We met our customers a few years ago at one of our pond tours. They were regular visitors to our retail location and were considering putting a koi pond in their backyard. They decided to attend our tour to see some of our past pond installs. It was two years, many more visits and three pond tours later before they decided to have us work on their project.
A Glimpse of Hawaii
The customers live in a rural area and wanted to recreate a bit of the tropical look that they fell in love with on their honeymoon in Hawaii, but also keep the rural feel of their property. The property had plenty of pine and palm trees and a one-half-acre pond in front of the house, but not much else as far as landscaping goes.
They originally talked about installing a pond or water garden behind their house, but what they didn’t see was the potential to create something beautiful in their front yard with the existing natural pond. We suggested that, instead of adding a new pond, we install a waterfall on the natural pond that they could view and enjoy from their front porch. The pond and yard were a blank slate and they were very open to suggestions.
A Waterfall…and Much More
The idea grew into something much larger, with the installation of a waterfall that is roughly 5 feet high by 10 feet wide and a pond-free waterfall and stream with decorative spitters attached to the side of the larger waterfall facing their gazebo. In addition, we added two 1-horsepower lake fountains with lights. This phase of the project took about three weeks to complete.
Over the next several months we returned to add landscaping, a mortared flagstone pathway, a fire pit, a Trex deck/dock, dock lights, landscape lighting and a raised, stacked flagstone and liner basin for a 7-foot-tall brass bird fountain they had in storage.
Start with a Scrub
The pond itself was in need of a good cleanup, so we started there. We cleaned out the overgrown grasses and weeds and created a retaining wall around the inside perimeter of the pond to help hold back the soil. Natural ponds in our area fluctuate between being low during the dry season and overflowing during the rainy summer months. We used weed barrier and 65 tons of gravel and Ozark moss boulders about 3 feet high along the inside of the sloped edge of the pond and 15 tons of crimson rock around the outer edge, about 4 feet wide, as ground cover. Once the pond was cleaned up we installed two 1-horsepower lake fountains with colored lights to help circulate the pond.
For the waterfall, the homeowners wanted something large but didn’t want to use large boulders or man-made rock, so they chose the Ozark moss fieldstone. If you are not familiar with Ozark moss rock, it actually has moss growing on it. When used for a water feature, the moisture helps the moss spread.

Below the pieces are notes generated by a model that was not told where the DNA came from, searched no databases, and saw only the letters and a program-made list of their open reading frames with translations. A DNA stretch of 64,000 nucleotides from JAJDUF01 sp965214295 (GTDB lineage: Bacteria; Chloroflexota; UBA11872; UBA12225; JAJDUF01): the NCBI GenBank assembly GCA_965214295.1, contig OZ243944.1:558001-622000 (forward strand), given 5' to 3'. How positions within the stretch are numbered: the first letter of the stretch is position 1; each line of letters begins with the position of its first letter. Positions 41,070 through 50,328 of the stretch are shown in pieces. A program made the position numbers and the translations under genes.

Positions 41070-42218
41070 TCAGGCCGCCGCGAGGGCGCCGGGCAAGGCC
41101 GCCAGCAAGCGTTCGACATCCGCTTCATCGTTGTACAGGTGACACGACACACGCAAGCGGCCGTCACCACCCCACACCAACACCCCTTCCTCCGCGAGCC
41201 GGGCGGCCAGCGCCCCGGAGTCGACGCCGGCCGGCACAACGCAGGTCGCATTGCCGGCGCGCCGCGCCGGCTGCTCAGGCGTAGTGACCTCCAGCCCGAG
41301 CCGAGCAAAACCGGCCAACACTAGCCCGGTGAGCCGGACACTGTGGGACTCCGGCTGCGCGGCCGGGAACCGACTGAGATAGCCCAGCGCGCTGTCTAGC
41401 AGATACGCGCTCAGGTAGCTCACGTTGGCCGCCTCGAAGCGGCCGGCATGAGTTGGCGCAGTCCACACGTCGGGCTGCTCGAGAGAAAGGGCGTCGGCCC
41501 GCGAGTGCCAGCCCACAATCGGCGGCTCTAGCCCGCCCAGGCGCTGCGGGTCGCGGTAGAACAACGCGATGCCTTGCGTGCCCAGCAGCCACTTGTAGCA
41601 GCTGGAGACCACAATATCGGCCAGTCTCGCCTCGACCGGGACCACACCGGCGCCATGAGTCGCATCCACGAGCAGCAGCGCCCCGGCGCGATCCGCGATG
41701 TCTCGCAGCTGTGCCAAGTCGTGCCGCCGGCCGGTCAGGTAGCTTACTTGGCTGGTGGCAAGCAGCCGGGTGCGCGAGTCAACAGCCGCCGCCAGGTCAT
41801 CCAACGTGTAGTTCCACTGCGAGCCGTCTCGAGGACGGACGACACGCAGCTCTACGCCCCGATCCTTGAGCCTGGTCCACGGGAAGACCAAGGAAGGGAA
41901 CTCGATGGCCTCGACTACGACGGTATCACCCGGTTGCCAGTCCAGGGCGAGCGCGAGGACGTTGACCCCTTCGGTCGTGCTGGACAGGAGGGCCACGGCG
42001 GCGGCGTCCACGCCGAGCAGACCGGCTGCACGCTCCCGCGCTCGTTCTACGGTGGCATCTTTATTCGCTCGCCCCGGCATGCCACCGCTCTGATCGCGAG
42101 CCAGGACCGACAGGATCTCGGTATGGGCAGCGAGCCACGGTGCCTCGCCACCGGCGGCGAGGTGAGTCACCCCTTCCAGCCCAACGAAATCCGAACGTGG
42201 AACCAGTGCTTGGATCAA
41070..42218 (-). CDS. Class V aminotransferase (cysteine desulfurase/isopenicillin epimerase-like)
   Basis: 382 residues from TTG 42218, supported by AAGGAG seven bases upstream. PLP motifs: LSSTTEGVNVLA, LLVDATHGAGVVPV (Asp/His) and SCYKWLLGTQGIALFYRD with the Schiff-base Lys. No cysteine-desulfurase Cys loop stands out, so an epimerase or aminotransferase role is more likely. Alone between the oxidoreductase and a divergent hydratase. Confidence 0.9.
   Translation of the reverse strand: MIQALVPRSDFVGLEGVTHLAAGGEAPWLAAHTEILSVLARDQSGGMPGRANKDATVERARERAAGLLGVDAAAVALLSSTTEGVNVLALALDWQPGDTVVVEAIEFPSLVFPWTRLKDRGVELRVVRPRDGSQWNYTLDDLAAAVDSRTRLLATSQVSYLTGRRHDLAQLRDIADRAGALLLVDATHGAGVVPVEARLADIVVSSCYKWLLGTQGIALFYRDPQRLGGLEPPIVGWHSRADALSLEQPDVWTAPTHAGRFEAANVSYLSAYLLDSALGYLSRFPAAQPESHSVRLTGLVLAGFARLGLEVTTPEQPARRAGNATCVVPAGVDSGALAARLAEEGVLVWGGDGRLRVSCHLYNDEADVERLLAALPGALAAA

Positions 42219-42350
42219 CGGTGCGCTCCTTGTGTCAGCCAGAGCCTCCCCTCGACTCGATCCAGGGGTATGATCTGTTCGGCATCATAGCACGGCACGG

Placing the Pumps
The tricky part was making sure that the pump intake would be deep enough and out far enough so that during the dry season, when the pond is low, the pump intake would still be underwater. We ran two EasyPro 30-inch intake filters, set up on cement blocks, out about 25 to 30 feet into the pond using 3-inch PVC pipe for the pump intakes. There were two external inline Sequence pumps installed on the waterfall—one 6,600 gph and one 7,800 gph. We decided that, due to the size, we would not use waterfall weirs. Instead, we ran PVC “T” runs with four outlets and valves on each outlet. The waterfall itself has several steps, with the main falls facing the front porch of the house and a smaller falls facing toward the future firepit area. Between the two falls is a planter for a small palm tree.
At the side of the waterfall we created a pond-free falls and stream, approximately 18 feet long. The stream faces a gazebo and the future deck area. The idea was that no matter where they sat—on the porch, in the gazebo, on the deck or by the firepit—they would see water movement. In the basin area of the pond-free feature we used Atlantic Water Gardens’ Ecoblox and a pump vault along with a Savio 31-inch waterfall weir at the top of the stream. The pump, an AWG 4,800 gph submersible pump, was T’d to the waterfall and a spitter in the basin area. There are several brass bird spitters in the waterfall and stream. These spitters have their own pump as well: an AWG 1,900 gph submersible pump that is placed in a pump vault in the natural pond. Several larger boulders were placed near and around the stream and waterfall to be used as seating.
We have not yet installed the original koi pond behind the customers’ house, but it is on their to-do list. This particular project is an example of how a backyard pond installer can incorporate natural pond work into his business.